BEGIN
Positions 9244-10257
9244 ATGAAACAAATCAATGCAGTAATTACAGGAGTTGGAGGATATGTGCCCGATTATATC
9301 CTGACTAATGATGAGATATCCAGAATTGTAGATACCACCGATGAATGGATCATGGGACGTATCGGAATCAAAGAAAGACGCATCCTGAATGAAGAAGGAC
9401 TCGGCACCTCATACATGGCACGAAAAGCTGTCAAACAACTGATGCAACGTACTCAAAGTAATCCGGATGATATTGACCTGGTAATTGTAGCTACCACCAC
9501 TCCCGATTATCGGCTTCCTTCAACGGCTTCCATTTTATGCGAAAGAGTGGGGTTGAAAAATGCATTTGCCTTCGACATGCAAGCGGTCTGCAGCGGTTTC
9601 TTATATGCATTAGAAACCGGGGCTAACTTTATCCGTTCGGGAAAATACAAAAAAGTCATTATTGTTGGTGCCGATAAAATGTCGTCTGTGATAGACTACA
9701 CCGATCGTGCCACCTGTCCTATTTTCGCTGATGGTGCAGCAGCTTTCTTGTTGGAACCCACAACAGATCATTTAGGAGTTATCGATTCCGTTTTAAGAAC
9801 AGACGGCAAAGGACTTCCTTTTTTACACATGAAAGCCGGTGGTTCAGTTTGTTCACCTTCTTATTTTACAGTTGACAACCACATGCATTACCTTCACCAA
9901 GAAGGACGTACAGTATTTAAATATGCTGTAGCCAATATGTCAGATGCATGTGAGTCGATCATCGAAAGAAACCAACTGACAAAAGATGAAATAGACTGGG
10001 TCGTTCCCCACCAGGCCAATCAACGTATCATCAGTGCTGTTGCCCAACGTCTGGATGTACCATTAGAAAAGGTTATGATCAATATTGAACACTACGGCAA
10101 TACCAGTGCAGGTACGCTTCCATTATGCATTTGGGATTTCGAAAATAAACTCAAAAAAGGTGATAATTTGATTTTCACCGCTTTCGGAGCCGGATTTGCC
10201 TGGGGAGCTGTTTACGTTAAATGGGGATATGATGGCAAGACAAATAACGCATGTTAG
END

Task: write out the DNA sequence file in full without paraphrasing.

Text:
Positions 9244-10257
9244 ATGAAACAAATCAATGCAGTAATTACAGGAGTTGGAGGATATGTGCCCGATTATATC
9301 CTGACTAATGATGAGATATCCAGAATTGTAGATACCACCGATGAATGGATCATGGGACGTATCGGAATCAAAGAAAGACGCATCCTGAATGAAGAAGGAC
9401 TCGGCACCTCATACATGGCACGAAAAGCTGTCAAACAACTGATGCAACGTACTCAAAGTAATCCGGATGATATTGACCTGGTAATTGTAGCTACCACCAC
9501 TCCCGATTATCGGCTTCCTTCAACGGCTTCCATTTTATGCGAAAGAGTGGGGTTGAAAAATGCATTTGCCTTCGACATGCAAGCGGTCTGCAGCGGTTTC
9601 TTATATGCATTAGAAACCGGGGCTAACTTTATCCGTTCGGGAAAATACAAAAAAGTCATTATTGTTGGTGCCGATAAAATGTCGTCTGTGATAGACTACA
9701 CCGATCGTGCCACCTGTCCTATTTTCGCTGATGGTGCAGCAGCTTTCTTGTTGGAACCCACAACAGATCATTTAGGAGTTATCGATTCCGTTTTAAGAAC
9801 AGACGGCAAAGGACTTCCTTTTTTACACATGAAAGCCGGTGGTTCAGTTTGTTCACCTTCTTATTTTACAGTTGACAACCACATGCATTACCTTCACCAA
9901 GAAGGACGTACAGTATTTAAATATGCTGTAGCCAATATGTCAGATGCATGTGAGTCGATCATCGAAAGAAACCAACTGACAAAAGATGAAATAGACTGGG
10001 TCGTTCCCCACCAGGCCAATCAACGTATCATCAGTGCTGTTGCCCAACGTCTGGATGTACCATTAGAAAAGGTTATGATCAATATTGAACACTACGGCAA
10101 TACCAGTGCAGGTACGCTTCCATTATGCATTTGGGATTTCGAAAATAAACTCAAAAAAGGTGATAATTTGATTTTCACCGCTTTCGGAGCCGGATTTGCC
10201 TGGGGAGCTGTTTACGTTAAATGGGGATATGATGGCAAGACAAATAACGCATGTTAG